A good beginning to your Ermas run. ;)

  2. They have 'natural' burials in my neck of the woods. A cardboard box and a hole in the ground. Much better for the environment. :) Congrats on your first Erma post!

  3. *curtsies*

    Why, thank you, ma'am.

  4. LOL! Perfect! My sister and I recently had that death conversation. We agree that neither of us wants to be presented like a buffet of the macabre for people to gawk and and say, "Oh, doesn't she look good?"
    No, she doesn't look good; she looks dead.
    And coffins. Is there such a thing as a pretty coffin? No. It's a coffin, no matter how you dress it up with satin and lace and stuff.
    Down south, we call it a wake when people stop by to gawk. So the dead person is actually reposing in a slumber room… at a wake? The last thing I want to happen is for dear reposing Aunt Fanny to wake. I think we'd all need Valium form then on.
    Nope. Nosiree, Bob. Shove my empty shell in an oven and do what thou wilt with the ashes. I hear they make good fertilizer. ;-)

  5. Amen, Sistah!

    Another member of the wake 'n bake society.

  6. I thought you were being surrounded by old people you wanted to die when I read the title. LOL... Nice post, Pup.

  7. Spanks, Rusty. True story. The other day I read about a woman who died "surrounded by her family at her side." Must have been a family of contortionists. How do they come up with this stuff?

  8. We seem to go out of the way to avoid the enviable.It is natural to die-that's part of the life cycle.We're born, we live, we die when the time comes. There's nothing heroic about it. The funeral industry has warped the concept of death, introducing artificial (and temporary)preservation of the body,playing to grieving loved ones who don't want to face the fact that the dead body eventually decays and returns to it's base elements by offering 'sealed' caskets and vaults to protect the remains....from what? Death can be a beautiful rite of Life.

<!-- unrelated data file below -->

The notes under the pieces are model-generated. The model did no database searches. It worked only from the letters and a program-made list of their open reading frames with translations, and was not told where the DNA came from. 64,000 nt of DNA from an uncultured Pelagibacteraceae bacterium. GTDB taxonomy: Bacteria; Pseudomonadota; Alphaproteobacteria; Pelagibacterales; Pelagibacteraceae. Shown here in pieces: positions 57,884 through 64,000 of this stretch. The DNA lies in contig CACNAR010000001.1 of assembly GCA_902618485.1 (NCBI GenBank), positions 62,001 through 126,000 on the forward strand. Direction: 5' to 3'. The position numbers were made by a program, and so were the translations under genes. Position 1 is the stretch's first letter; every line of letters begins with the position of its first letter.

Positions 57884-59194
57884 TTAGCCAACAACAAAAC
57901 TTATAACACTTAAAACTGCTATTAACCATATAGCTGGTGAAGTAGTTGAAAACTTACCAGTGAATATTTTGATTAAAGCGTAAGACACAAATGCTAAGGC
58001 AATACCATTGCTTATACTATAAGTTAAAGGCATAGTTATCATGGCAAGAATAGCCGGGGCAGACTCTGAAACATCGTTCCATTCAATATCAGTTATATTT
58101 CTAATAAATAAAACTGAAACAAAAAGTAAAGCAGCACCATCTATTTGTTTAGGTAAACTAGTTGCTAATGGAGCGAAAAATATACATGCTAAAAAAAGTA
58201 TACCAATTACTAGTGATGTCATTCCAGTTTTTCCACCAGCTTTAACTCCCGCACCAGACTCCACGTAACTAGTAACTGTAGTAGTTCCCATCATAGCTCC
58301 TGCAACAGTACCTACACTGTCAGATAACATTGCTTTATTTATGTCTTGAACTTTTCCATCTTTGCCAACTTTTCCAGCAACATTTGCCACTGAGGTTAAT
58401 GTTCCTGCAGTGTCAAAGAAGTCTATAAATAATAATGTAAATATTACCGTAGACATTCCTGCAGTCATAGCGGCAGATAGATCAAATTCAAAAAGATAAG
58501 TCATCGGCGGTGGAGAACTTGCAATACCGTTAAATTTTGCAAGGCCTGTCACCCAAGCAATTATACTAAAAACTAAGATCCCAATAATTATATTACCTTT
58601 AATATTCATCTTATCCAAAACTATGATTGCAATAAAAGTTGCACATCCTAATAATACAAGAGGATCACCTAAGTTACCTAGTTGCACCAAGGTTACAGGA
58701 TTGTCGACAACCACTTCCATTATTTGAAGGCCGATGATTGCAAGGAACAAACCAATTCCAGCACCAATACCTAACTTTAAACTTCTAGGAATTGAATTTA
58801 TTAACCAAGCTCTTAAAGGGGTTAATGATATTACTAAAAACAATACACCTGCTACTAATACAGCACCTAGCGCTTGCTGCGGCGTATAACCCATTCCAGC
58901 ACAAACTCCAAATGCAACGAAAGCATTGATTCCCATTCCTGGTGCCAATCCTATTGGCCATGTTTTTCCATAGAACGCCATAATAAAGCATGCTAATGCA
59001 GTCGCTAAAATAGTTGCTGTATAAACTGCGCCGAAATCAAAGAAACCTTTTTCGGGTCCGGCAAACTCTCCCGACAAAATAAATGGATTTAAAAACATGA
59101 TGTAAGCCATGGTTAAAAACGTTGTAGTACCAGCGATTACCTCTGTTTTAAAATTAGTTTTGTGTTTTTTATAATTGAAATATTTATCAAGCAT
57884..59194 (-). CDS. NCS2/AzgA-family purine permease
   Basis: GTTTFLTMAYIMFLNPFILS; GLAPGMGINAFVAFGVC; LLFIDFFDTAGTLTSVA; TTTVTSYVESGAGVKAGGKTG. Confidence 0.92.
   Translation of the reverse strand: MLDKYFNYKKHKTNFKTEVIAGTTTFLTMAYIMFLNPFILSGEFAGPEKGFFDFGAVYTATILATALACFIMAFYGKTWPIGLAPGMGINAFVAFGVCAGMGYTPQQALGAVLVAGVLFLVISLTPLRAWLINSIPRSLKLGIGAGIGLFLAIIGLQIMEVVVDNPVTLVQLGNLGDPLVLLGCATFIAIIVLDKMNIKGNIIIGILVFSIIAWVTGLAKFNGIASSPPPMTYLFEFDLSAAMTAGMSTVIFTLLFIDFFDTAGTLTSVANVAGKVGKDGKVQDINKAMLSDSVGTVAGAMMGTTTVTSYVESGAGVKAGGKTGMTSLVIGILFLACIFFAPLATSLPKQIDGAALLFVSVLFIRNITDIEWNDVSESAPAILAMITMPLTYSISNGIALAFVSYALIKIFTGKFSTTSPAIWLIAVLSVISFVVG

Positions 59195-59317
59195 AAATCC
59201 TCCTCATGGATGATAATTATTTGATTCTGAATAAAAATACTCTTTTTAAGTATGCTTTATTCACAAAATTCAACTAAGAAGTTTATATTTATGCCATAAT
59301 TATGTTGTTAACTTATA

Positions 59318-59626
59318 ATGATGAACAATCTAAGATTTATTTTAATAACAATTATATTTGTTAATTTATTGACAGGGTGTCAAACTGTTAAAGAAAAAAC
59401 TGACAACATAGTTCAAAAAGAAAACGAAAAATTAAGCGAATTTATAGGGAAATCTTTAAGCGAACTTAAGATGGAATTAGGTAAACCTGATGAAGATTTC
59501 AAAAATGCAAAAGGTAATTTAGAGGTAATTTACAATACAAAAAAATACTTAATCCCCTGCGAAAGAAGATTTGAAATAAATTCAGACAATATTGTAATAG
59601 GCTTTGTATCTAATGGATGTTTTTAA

9. Indeed. And the hermetically sealed caskets actually make it easier for the anaerobic bacteria to do their work. There's the rub.

    Wait. This isn't funny anymore.

    Okay. A priest, a funeral director and a Chihuahua walk into a bar....

  10. Several years ago our local rebel-without-clue cashed in his chips on a motorcycle on the main highway. His pallbearers wore new white hoodies and the cops served warrants on the attendees. It was a beautiful thing. And for the next year, every twinkie in town claimed he was the father of her love child. I guess there are worse ways to cast off your earthly shackles and sojourn to the promised land.

  11. The guy's obituary must have been a hoot. I can see it now:

    Saturday night, the angels, riding a convoy of golden Hondas, spirited the soul of Bubba Grunge off to that Big Beer Hall in the Sky. He is survived by a dozen fetuses.

  12. I am from the South. We believe that death is a natural remedy for a potato salad shortage.

    Also: "Sell by date" *snork* That's funny, I don't care who y'are.

  13. Good stuff, Haggis!
    Carolee, if Aunt Fanny woke at her wake after sleeping in the slumber room, I might want some Jack Daniels on the rocks instead of Valium. I'd want to be awake and ask her a bunch of questions.